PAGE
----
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Lorain County Fair: Confederate flag controversy provides teachable moment

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    Lorain County Historical Society Educational Coordinator Jim Smith speaks about the history of both the United States flags and Confederate flags at the Lorain County Fair on Wednesday afternoon, Aug. 24.


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    Confederate flags were displayed at the Lorain County fair for fair-goers to purchase on Wednesday afternoon, Aug. 24.


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    Confederate flags were displayed at the Lorain County fair for fair-goers to purchase on Wednesday afternoon, Aug. 24.



WELLINGTON — In the Antiques Barn at the Lorain County Fair, an original Confederate flag hangs next to a series of American flags that have represented the expanding United States over the centuries.

The Confederate flag on display isn’t the flag with the blue X with stars on a field of red that jumps to the minds of most people when they think of the flag of the Confederacy, according to Jim Smith, an educational coordinator for the Lorain County Historical Society and the man responsible for the flag history display at the fairgrounds this week.

Although commonly referred to as the Confederate flag, Smith said that flag actually represented the largely ineffectual Confederate Navy and a smaller version served as a battle flag for the army.

Smith said he’s not taking sides in the dispute over whether the Confederate battle flag should be bought and sold at the fair, a controversy now entering its second year.

He said many people see it as a symbol of Southern pride and heritage, but others see it tinged by the cause of slavery and its adoption as a symbol by the Ku Klux Klan. Even if racism wasn’t in its original meaning, it’s there now for many people, he said.

“It is now, but it wasn’t then,” Smith said.

Smith said he saw the controversy as an opportunity to educate people about the flags that have represented the country over the years and that includes explaining what the original Confederate flag looked like. It’s got two red stripes and a white stripe and circle of stars inside a blue field.

“Flags are symbolism,” he said. “If you’re flying it and you see it as a positive thing, then it’s a positive thing, but if you see it as a negative thing, then it’s a negative thing.”

Although the Fair Board has previously said it considered the sale of the Confederate flag a free speech issue, board President Brian Twining declined to comment Wednesday, citing the board’s new policy of not discussing the controversy.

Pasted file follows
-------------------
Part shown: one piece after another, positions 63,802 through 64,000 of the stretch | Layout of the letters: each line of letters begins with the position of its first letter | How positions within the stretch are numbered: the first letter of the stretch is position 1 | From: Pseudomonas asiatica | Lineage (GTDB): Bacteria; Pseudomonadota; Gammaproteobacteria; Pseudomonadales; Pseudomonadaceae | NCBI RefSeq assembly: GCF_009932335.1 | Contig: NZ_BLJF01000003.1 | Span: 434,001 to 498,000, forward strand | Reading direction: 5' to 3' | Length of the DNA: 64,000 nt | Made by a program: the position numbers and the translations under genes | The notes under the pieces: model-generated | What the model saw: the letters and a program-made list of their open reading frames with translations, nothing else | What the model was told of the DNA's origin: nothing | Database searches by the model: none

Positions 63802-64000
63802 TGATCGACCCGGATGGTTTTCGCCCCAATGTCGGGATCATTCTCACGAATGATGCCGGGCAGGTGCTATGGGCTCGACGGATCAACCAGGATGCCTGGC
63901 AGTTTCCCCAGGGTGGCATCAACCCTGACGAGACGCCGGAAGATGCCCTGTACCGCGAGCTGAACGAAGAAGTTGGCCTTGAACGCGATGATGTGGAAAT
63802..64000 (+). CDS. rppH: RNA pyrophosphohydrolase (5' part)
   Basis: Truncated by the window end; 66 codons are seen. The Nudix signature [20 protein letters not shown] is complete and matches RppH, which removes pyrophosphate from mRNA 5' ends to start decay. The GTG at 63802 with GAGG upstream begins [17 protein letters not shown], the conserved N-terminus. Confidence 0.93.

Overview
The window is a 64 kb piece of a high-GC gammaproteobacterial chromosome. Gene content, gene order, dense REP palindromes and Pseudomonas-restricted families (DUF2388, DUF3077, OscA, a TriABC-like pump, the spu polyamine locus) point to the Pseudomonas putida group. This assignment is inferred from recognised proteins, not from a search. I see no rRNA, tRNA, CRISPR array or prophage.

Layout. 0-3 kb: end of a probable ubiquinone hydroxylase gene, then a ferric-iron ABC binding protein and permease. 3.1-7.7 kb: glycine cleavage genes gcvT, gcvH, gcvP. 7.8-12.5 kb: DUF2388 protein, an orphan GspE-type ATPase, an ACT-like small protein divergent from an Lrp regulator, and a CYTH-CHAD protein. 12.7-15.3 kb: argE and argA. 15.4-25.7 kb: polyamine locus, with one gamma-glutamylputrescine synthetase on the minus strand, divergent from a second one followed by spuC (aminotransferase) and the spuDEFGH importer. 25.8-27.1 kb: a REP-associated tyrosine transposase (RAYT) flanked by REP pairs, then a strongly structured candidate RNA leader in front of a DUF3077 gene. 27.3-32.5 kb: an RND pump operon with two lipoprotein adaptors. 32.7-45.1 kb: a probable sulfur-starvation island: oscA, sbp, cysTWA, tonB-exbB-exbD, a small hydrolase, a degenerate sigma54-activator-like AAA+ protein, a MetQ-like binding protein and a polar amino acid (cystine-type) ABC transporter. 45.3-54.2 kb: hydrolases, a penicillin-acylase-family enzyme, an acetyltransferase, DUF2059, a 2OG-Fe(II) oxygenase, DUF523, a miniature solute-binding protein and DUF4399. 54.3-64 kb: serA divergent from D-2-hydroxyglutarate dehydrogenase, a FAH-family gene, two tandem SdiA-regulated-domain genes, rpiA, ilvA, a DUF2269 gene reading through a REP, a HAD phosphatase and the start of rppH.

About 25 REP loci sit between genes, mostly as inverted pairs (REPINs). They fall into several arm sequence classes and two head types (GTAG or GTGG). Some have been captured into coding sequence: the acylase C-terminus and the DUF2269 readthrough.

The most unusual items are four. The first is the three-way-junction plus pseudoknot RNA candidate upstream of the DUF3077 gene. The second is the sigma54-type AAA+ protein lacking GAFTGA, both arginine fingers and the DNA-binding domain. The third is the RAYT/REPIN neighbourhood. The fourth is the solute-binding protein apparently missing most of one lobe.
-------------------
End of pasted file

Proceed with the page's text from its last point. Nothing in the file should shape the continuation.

Critics have argued that the flag is a symbol of divisiveness and hate, particularly after photos of alleged shooter in a racially-motivated mass shooting at a black church in South Carolina last year posing with the flag surfaced.

An organization calling itself the Fair Minded Coalition of Lorain County has launched a petition to pressure the Fair Board into reversing its policy, saying the continued sale of the flag violates a separate fair rule that allows the board to ban “concessions of questionable nature.”

The group successfully convinced several organizations and public officials not to have an official presence at the fair this year.

Jeanine Donaldson, who heads up the Fair Minded Coalition, which is hosting an American flag event 3 to 6 p.m. Sunday at Veterans Park in Lorain, said the group will continue to push for change until it is successful.

“We’re going to get it done, it’s just a matter of time,” she said.

Russell Bissett, who was one of several vendors selling the controversial flag Wednesday, said he hasn’t heard any complaints about the Confederate flags he’s selling in his booth. He said he’s sold out of the flags he originally had and needed to order more to keep up with demand.

“I had 200 people yesterday thank me for standing up for the flag,” he said. “I haven’t had one person complain.”

Bissett said he always checks in with the organizers of the fair or festival he’s attending to see if Confederate flag sales are allowed and he did so again with the Lorain County Fair this year and was told it wasn’t a problem.

“People made a big to-do over nothing,” he said.

Contact Brad Dicken at 329-7147 or Follow him on Twitter @BradDickenCT.

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